Over the weekend, the NFL made it known that players participating in the 2022 NFL Scouting Combine would do so in a “bubble” environment. The combine informed prospects that they would be allowed one “medical support person” — essentially a trainer — inside the bubble with them, and that person must be fully vaccinated. Additionally, the combine made it known that all meals and snacks would be provided by the combine.
Not only that, but there was also a change to the schedule, with the players doing measurements, bench press and on-field workouts during the same day. In previous combines, measurements, bench press and on-field workouts were performed on separate days.
Perhaps unsurprisingly, agents and team executives were not happy about these changes. “You’re gonna have guys afraid to get hurt,” an AFC team executive said in a story written by CBS Sports NFL insider Jonathan Jones. Jones added that agents are trying to apply pressure on the league in hopes of achieving some concessions.
CBS Sports NFL insider Jason La Canfora reports that many players are planning not to go to the combine at all unless changes are made, while others are considering appearing for medicals but not partake in any drills.
On Monday, we got a clearer view of the unhappiness on the agent side. Here’s a full quote from a so-called “well-placed source,” via ESPN’s Adam Schefter.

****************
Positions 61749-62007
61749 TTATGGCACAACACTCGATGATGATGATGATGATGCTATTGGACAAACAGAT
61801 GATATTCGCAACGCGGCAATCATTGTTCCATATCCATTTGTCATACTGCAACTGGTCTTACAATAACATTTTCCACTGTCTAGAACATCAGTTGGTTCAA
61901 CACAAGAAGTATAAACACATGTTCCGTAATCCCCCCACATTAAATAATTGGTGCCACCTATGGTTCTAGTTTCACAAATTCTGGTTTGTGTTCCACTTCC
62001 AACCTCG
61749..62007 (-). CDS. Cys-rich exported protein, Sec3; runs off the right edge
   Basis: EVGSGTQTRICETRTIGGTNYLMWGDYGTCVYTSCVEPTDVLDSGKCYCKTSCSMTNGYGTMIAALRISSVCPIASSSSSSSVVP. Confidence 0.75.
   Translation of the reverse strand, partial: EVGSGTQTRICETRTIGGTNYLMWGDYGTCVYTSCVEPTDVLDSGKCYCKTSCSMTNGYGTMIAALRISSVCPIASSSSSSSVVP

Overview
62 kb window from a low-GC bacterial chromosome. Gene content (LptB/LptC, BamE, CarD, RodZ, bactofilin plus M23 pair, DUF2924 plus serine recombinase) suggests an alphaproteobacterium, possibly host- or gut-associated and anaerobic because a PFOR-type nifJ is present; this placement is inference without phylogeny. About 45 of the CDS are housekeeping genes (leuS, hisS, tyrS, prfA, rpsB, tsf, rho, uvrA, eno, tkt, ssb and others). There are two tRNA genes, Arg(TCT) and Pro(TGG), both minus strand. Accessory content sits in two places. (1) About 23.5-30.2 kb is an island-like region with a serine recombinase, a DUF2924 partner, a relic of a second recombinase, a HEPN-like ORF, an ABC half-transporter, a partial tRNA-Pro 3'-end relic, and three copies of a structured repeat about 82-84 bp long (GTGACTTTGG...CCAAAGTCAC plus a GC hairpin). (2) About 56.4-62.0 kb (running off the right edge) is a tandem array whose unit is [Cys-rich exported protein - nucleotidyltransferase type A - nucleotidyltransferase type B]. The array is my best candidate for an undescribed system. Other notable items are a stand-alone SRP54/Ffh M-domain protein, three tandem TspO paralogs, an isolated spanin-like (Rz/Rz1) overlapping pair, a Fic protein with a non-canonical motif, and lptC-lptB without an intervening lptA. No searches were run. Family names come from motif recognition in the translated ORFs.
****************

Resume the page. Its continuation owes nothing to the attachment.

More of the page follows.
“Agents are getting on the same page to ask the Combine to unbubble, thereby giving players complete access to their physical therapy and performance teams. Additionally, they are asking for a change to the scheduled day of bench press testing in a return to all previous years.
“Agents are NOT threatening a boycott, but rather considering advising the players en masse to hold off on workouts until pro day. They will still encourage players to participate in medical, interview, and non-physical testing. Clubs have expressed privately that they are fine with players not working out at the Combine, and are more interested in seeing players put their best foot forward.”
This is pretty transparently a quote from an agent trying to put the best possible spin on the situation from his or her perspective, but that perspective also makes a degree of sense.
Players being tested on their athletic ability don’t want to have those tests done in a suboptimal environment, and would rather do the same tests at their pro days. Not every team in the league will descend on those pro days like they do the combine, but players can still go to that event and participate in interviews and medical testing. The athletic data will still make its way to the teams, but at a later date — and players won’t have to perform under less-than-ideal conditions.
The issue is that the league televises the combine and wants as many players as possible to do all the workouts. If players are going to hold off from those workouts en masse, it puts one of the signature pre-draft events in jeopardy. With the combine a little more than a week away, there will have to be some sort of resolution to this issue quickly, or we’re going to get a very different event than what we have grown used to.
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